The 2014 Volkl Aura Ski Review: Powerful Yet Playful // Ski Reviews
"Is that another pink noodle with bindings?" It could be... but naw, girl! This is the 2014 Volkl Aura! Returning by popular demand, with the exception of graphics, the Aura hasn't been tweaked or changed in any way. Women that ski the Aura unanimously agree they're perfect the way they are. My personal fantasy is that Volkl designed the Aura while jamming to a mashup of "Girls Just Want To Have Fun" and poppy tunes from the Spice Girls. Why? Because this women's specific ski is the antithesis of the standard "pink noodle." The Aura is lively, mows down crud like a boss, stokes confidence as your skiing becomes infused with greater skill and precision, makes you feel like a rock star, and shines the brightest when you're hammering down and having fun!
The Aura is comprised of a lightweight Sensorwood core reinforced with two sheets of Titanal; an ideal "one ski quiver" for my East Coast roots. The metal and wood make these skis perfect for both hard pack and powder, as the metal sheets provide stability for plowing over crusty crud and smoothly cruising at higher speeds; lastly, the lightweight wood core flexes and pops for softer, powder days. The Aura features a 96mm waist with early tip rise, and a traditional directional and cambered profile which assists in it's versatility all over the mountain, in a wide variety of conditions. These gals are nimble in trees and moguls, great for surfing and floating through fresh snow, and hold a steady grip on groomers at higher speeds. Because they retain a traditional camber profile but embrace early tip rise, the Aura performs well both on and off-piste, particularly for expert women and women seeking to advance their skills.
On another note, experienced and traditional lady skiers who have normally skied on narrower shaped skis will appreciate the Aura as a comfortable transition to a slightly wider ski. Often times I hear from confident and strong women skiers that they're in disbelief about the "water ski" profile of newer skis. And admittedly, yeah, the skis look and ski slightly differently than your trusty old Rossi Bandits, much like your skiing has progressed and changed since you initially purchased them 10 years ago. My advice is this: don't be intimidated by the waist width of the Aura! The traditional camber profile will feel familiar, but thanks to research and innovation in ski technology, things like early rise and rocker, as well as a lighter core materials make the Aura's both easy to turn and stable. The added benefit of some extra junk in the trunk (ie: more surface area underfoot,) keeps you easily floating on top of the snow when the hill gets a fresh coating of powdery goodness.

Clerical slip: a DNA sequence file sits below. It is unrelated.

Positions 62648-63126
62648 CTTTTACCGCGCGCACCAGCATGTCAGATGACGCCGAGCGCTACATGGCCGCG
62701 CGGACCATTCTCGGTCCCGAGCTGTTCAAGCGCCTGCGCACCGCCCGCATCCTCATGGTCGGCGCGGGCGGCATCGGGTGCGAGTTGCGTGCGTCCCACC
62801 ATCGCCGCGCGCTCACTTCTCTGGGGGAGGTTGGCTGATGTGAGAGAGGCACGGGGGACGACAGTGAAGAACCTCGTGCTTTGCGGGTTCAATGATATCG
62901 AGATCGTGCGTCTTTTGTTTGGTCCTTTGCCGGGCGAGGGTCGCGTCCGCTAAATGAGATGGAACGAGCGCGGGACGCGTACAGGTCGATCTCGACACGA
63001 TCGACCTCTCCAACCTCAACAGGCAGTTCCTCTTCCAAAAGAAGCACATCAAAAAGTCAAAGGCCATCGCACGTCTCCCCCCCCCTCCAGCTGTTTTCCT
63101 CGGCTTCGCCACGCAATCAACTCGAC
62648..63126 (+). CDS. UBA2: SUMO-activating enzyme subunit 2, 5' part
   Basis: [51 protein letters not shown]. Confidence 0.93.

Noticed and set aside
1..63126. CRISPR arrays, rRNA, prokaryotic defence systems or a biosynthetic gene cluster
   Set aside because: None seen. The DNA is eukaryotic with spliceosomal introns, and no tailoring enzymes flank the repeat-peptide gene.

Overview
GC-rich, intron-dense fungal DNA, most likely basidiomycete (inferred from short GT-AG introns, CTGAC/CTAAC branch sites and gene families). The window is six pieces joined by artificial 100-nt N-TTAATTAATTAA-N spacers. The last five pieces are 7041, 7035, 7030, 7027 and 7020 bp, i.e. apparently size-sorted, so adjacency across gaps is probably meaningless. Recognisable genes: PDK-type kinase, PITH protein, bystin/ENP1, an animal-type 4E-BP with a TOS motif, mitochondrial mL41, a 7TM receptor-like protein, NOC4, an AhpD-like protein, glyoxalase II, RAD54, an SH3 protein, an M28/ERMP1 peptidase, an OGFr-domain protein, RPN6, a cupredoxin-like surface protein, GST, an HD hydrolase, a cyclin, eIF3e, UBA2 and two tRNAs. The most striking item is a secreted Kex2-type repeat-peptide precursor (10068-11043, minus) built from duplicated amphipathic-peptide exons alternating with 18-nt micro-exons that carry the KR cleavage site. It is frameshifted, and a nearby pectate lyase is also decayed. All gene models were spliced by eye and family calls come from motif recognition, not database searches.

I first tested the Aura on a typical crusty, hard pack day at Stowe (welcome to Vermont!) where upon clicking into, cruising and carving down Gondolier, these ladies kept up with my edge to edge demands while remaining stable when I straight lined and charged. I like to ski fast and carve a lot, so to me, nothing is worse than a ski that fights or crumples when you punch the accelerator and lay down turns. Excited to see the Aura's potential on other parts of the mountain, I proceeded to energetically speed down a steep and groomed Hayride, and bop down a moguled Starr. On a softer ski I would've been sitting backseat and skiing conservatively; but with the Aura's I was able to confidently commit to speed on the steeps, trust my edges on icy snow, and not get bucked by crud.
Anxious to test the Aura's in powder, I got my chance not long after our first play date. When the next storm rolled in covering Stowe with 6" of light freshies and counting, I was stoked. Spying a perfect upper and lower Liftline from the Quad, I knew what was first on the agenda. Quickly slashing down upper Liftline and savoring a big ol' drift at the bottom, I effortlessly surfed six turns into lower Liftline. Stopping to beam at my tracks and the jealous looks from the chairs overhead, the Aura's sure put a smile on my face. For the rest of the day off-piste woods were the agenda, of course. The Aura's quickly and playfully negotiated between trees, and surfed through the new snow like buttercream frosting. As for the occasional spot under fresh snow where the base was still fairly firm and slick, I was grateful for the Aura's trusty edge grip.
Having skied the Aura's sisters within Volkl's women's freeride series, the 88mm Volkl Kenja and 107mm Volkl Kiku, I'd say that the 2014 Volkl Aura is like Goldilocks said: "juuussst right." 96mm underfoot with a trusty edge hold, and a profile that inspires playfulness while dialing in advancing or advanced technique, the Aura is a great do-it-all ski for lady skiers that ski on whatever Mother Nature dishes out!